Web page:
Three days later, Randle found himself chatting calmly with his manager on the field prior to an exhibition game in Orlando, Florida. Most of the players went about their usual pre-game business, their backs turned away from Randle and Lucchesi. Without warning, the 28-year-old Randle suddenly cocked his first and struck the 50-year-old Lucchesi in the side of the face. Lucchesi fell to the ground, landing on his backside. Randle hit him two more times, putting Lucchesi on his back. Randle then continued to throw punches at Lucchesi, who was left bleeding on the stadium grass.
By now, a number of Rangers players had noticed the altercation. Several Rangers ran toward Lucchesi and Randle, with veteran infielders Bert “Campy” Campaneris and Jim Fregosi leading the charge. Unfortunately, they didn’t arrive in time to prevent major damage to Lucchesi’s face, chest, and back.
Lucchesi suffered three fractures to his cheekbone, a concussion, two broken ribs, and an injured back. As plastic surgeons prepared to repair the bones in Lucchesi’s face, Rangers management dealt swiftly with Randle. General manager Dan O’Brien suspended the switch-hitting infielder for 30 days without pay.
Unlike some troublemaking athletes who repeatedly find themselves buried in controversy, Randle had accumulated a spotless record during his major league career with the Rangers and Washington Senators. Well-educated and well-liked, Randle had always played hard for his managers and enjoyed solid relationships with his teammates. So why had a good citizen like Randle suddenly turned bad, assaulting Lucchesi during a conversation that had seemed so amicable at the beginning?
There were other questions, too. Was Randle’s action premeditated? Randle said no, claiming that when he heard the word “punks,” it prompted a “spontaneous” response. The next day, the comments of teammate and pitcher Bert Blyleven called the matter into further question. Blyleven informed a reporter that Randle had asked him what the consequences might be if he physically hit someone. Blyleven claimed that Randle had asked him the question before his assault on Lucchesi.
After initially asking for a grievance hearing before an arbitration board, Randle called off the hearing, saying that he would accept the 30-day suspension—and the accompanying $23,000 loss in salary and fines. As a result, the Players’ Association did not become involved in the matter.
Randle then tried to apologize to Lucchesi, who had spent five days in the hospital because of his injuries, but the manager would have none of it. “Randle is on the hot seat,” Lucchesi said. “I’m not going to let him off. He could stand on the Golden Gate Bridge with the fog rolling in and I wouldn’t accept his apology.
Clearly, Randle’s violent attack against Lucchesi had sealed the infielder’s fate in Texas. On April 27, only days before Randle’s suspension was scheduled to end, the Rangers announced that they had traded the switch-hitter to the New York Mets, who were desperate for a third baseman.
The matter didn’t end there. Lucchesi claimed that the attack left him with pain that recurred for several months. Lucchesi filed a civil law suit against Randle.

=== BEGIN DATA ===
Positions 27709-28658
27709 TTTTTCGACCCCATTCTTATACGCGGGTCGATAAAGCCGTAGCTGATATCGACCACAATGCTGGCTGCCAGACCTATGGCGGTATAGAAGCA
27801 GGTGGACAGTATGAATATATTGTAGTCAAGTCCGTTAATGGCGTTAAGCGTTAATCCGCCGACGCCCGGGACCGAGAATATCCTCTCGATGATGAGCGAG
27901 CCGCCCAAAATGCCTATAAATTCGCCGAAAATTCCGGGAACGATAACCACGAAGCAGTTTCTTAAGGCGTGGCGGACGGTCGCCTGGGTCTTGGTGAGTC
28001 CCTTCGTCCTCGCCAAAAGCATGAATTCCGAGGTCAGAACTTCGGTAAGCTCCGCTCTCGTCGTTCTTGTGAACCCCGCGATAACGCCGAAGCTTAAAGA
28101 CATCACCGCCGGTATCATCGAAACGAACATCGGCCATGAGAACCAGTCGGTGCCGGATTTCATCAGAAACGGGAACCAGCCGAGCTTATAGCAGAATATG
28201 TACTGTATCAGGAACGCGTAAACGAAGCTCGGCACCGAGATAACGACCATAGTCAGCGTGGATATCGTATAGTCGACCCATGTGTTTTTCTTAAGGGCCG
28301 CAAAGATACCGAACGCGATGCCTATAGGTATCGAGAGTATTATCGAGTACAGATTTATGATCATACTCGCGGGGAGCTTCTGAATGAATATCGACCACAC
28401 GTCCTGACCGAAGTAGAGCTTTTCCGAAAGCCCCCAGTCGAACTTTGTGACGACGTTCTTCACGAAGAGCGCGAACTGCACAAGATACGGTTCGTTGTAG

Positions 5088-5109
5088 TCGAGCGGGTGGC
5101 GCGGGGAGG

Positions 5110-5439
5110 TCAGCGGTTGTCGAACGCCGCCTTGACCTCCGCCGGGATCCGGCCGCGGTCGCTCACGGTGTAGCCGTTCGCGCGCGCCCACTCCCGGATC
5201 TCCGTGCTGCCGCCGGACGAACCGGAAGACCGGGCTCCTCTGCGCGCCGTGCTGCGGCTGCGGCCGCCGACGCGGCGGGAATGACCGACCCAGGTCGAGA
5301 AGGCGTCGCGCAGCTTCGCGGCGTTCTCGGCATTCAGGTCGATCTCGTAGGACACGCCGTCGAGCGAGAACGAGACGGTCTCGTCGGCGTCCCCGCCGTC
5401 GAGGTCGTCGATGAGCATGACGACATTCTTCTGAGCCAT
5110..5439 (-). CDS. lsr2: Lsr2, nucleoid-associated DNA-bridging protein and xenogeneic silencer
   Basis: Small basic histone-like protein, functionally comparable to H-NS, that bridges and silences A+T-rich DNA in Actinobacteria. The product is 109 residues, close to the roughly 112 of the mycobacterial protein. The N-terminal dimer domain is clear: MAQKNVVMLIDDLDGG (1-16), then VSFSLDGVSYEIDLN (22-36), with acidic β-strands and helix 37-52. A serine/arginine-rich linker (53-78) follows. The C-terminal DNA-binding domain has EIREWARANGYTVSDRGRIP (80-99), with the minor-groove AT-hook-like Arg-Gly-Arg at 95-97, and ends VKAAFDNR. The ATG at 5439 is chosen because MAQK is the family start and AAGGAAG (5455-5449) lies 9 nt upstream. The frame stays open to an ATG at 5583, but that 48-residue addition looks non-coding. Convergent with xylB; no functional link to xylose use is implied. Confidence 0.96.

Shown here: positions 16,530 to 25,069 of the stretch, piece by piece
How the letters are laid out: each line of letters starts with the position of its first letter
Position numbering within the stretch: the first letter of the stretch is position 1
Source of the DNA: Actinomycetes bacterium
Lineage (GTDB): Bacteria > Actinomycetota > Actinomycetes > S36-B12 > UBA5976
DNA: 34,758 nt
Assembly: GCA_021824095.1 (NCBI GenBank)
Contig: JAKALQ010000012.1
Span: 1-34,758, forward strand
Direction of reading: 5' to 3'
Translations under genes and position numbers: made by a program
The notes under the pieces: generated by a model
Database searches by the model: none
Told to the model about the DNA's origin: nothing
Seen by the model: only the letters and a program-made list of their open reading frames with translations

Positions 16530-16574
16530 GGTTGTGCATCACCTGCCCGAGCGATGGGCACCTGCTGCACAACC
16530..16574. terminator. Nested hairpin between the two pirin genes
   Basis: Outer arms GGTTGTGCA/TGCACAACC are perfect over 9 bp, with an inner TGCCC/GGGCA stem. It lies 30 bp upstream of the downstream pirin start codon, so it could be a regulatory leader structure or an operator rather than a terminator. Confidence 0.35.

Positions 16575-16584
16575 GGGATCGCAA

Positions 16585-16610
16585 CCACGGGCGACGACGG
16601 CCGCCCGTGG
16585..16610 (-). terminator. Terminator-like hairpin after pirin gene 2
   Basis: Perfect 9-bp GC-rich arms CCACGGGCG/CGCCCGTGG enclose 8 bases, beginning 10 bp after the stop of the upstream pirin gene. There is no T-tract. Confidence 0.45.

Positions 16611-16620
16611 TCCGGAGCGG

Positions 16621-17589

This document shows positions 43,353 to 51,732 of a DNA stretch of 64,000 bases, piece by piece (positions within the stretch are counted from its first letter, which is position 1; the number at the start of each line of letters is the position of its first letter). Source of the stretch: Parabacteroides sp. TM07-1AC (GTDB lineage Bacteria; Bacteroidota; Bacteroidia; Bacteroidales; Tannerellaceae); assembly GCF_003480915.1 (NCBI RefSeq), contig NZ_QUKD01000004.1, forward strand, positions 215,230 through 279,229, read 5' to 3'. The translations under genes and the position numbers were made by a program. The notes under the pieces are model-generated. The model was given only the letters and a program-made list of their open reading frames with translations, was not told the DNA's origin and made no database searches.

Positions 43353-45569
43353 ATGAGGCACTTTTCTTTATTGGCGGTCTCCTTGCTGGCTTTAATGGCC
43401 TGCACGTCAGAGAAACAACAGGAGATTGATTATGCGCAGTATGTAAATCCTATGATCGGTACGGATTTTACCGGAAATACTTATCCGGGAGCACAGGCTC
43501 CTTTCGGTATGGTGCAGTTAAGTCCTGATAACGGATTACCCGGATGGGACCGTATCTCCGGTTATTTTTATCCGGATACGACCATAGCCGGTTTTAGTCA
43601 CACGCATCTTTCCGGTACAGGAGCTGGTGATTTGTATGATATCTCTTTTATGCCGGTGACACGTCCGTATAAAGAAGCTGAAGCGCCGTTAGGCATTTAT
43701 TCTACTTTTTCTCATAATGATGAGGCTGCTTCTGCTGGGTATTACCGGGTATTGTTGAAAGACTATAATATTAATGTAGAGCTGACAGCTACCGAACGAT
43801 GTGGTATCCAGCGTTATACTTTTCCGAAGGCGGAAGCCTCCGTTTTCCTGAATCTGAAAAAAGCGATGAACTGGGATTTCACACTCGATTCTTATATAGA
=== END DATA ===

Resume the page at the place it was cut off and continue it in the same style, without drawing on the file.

Fortunately, the story came to a peaceful ending. Over a year later, the two men shook hands, having reached what they called an amicable out-of-court settlement. Randle later played in a celebrity softball game that was attended by Lucchesi. “I hit a triple, slid, and got up and gave Frank a hug,” said Randle.
In the years after his major league career came to an end, Randle has lived a seemingly exemplary life that contradicts his violent actions of the spring of 1977. He now conducts baseball clinics for children and serves as a motivational speaker. He seems to bear little resemblance to the man who was once considered a pariah to baseball.
10-09-2005, 11:29 PM
Mario Encarnacion (Died on October 3 in Taiwan; age 30; cause of death unknown): At one time a top prospect in the Oakland A’s’ organization, Encarnacion was playing for the Macoto Cobras of the Chinese Professional Baseball League at the time of his death. After failing to show for a team gathering outside of the Cobras’ dormitory, his teammates discovered his body in his dorm room. Encarnacion played briefly in the major leagues, appearing for the Colorado Rockies and the Chicago Cubs during the 2001 and 2002 seasons.
Pat Kelly (Died on October 2 in Chambersburg Pennsylvania; age 61; heart attack): A veteran of 15 major league seasons as an outfielder, Kelly gained as much notoriety for his relationship to football star and NFL Hall of Famer Leroy Kelly—his brother—and for his post-playing career as an ordained minister. The speedy outfielder, who stole 250 bases over his career, made his major league debut in 1967 with the Minnesota Twins, the first of five big league stops. Later drafted by the expansion Kansas City Royals, Kelly played for the franchise’s inaugural team in 1969. A patient hitter and accomplished baserunner, he enjoyed his most productive seasons with the Chicago White Sox, a tenure that included his lone All-Star Game berth in 1973. After the 1976 season, the White Sox traded Kelly to the Baltimore Orioles for catcher Dave Duncan. Three years later, he made his lone World Series appearance as a member of the pennant-winning Orioles. Kelly completed his major league career with the Cleveland Indians in 1981.